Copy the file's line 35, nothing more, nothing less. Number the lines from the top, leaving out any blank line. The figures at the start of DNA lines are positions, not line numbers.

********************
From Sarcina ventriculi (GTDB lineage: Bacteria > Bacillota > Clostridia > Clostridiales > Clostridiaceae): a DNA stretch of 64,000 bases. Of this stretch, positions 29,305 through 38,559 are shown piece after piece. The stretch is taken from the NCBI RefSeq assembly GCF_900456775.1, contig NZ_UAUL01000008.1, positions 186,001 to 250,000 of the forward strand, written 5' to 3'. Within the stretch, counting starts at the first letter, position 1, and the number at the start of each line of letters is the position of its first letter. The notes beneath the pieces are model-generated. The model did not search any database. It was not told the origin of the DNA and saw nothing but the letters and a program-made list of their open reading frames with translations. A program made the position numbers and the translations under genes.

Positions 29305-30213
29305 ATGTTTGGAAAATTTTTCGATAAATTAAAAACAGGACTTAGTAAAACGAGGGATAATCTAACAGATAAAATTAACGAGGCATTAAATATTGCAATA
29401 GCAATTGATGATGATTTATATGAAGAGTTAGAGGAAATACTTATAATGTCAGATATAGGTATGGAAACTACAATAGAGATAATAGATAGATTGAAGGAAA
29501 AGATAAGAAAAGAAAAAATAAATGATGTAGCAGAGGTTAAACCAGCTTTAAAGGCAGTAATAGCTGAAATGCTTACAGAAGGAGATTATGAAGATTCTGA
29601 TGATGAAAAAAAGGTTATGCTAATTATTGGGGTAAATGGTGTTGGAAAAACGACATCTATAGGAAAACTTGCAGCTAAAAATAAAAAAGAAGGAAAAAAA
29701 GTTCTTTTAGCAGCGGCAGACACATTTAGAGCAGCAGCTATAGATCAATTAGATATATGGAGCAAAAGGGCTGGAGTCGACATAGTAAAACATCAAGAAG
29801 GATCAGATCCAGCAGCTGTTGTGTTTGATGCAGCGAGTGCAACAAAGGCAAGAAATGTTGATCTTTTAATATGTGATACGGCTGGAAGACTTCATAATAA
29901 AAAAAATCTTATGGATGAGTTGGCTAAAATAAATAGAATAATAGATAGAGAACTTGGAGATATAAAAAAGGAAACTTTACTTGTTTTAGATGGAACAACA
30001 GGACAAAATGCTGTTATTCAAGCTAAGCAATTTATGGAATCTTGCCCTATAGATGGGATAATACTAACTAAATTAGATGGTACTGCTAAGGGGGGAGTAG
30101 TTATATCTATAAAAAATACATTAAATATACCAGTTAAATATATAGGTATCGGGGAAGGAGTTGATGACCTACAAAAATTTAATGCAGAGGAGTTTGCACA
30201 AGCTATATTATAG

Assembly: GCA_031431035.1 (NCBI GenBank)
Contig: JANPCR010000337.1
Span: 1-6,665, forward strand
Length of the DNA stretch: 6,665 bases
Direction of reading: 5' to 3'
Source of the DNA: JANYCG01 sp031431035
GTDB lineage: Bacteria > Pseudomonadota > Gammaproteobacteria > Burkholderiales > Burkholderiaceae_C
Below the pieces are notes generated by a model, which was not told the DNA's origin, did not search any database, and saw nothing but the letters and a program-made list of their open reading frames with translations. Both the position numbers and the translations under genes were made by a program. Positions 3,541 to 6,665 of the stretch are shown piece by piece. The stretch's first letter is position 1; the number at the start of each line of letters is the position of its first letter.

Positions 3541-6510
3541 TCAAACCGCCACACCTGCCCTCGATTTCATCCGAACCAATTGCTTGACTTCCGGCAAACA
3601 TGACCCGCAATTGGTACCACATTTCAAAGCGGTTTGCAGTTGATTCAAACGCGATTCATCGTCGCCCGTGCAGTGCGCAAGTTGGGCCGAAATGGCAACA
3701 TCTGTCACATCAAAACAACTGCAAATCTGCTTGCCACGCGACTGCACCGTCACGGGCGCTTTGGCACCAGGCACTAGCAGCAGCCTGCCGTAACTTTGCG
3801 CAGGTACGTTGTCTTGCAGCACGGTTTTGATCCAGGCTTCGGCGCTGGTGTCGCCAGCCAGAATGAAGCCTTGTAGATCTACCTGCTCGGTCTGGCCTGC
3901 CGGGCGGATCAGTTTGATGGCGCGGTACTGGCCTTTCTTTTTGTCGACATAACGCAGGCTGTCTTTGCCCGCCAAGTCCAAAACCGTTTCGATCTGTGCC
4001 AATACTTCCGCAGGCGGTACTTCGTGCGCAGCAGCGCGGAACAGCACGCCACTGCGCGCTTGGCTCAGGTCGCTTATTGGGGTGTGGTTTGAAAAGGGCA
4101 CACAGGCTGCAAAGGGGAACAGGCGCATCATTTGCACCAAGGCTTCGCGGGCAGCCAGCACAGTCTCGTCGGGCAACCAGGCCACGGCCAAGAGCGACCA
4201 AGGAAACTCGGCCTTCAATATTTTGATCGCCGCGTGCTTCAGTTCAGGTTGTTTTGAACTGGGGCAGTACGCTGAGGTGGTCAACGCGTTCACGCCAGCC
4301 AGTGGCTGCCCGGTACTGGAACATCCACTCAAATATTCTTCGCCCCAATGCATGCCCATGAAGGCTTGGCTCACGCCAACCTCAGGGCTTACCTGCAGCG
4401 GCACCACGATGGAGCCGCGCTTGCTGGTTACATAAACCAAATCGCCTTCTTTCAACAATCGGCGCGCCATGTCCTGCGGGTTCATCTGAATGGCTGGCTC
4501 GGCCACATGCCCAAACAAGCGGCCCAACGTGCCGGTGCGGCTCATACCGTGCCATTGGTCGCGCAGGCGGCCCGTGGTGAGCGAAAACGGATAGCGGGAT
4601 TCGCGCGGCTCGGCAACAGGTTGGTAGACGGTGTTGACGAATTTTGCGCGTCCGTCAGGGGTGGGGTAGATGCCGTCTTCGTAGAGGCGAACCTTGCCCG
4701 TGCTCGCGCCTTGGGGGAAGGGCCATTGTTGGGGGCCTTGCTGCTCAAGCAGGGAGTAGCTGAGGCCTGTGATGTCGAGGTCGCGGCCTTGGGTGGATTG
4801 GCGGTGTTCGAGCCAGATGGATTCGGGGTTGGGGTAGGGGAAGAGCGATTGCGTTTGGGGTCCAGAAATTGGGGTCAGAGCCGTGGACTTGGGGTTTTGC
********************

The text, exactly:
4801 GCGGTGTTCGAGCCAGATGGATTCGGGGTTGGGGTAGGGGAAGAGCGATTGCGTTTGGGGTCCAGAAATTGGGGTCAGAGCCGTGGACTTGGGGTTTTGC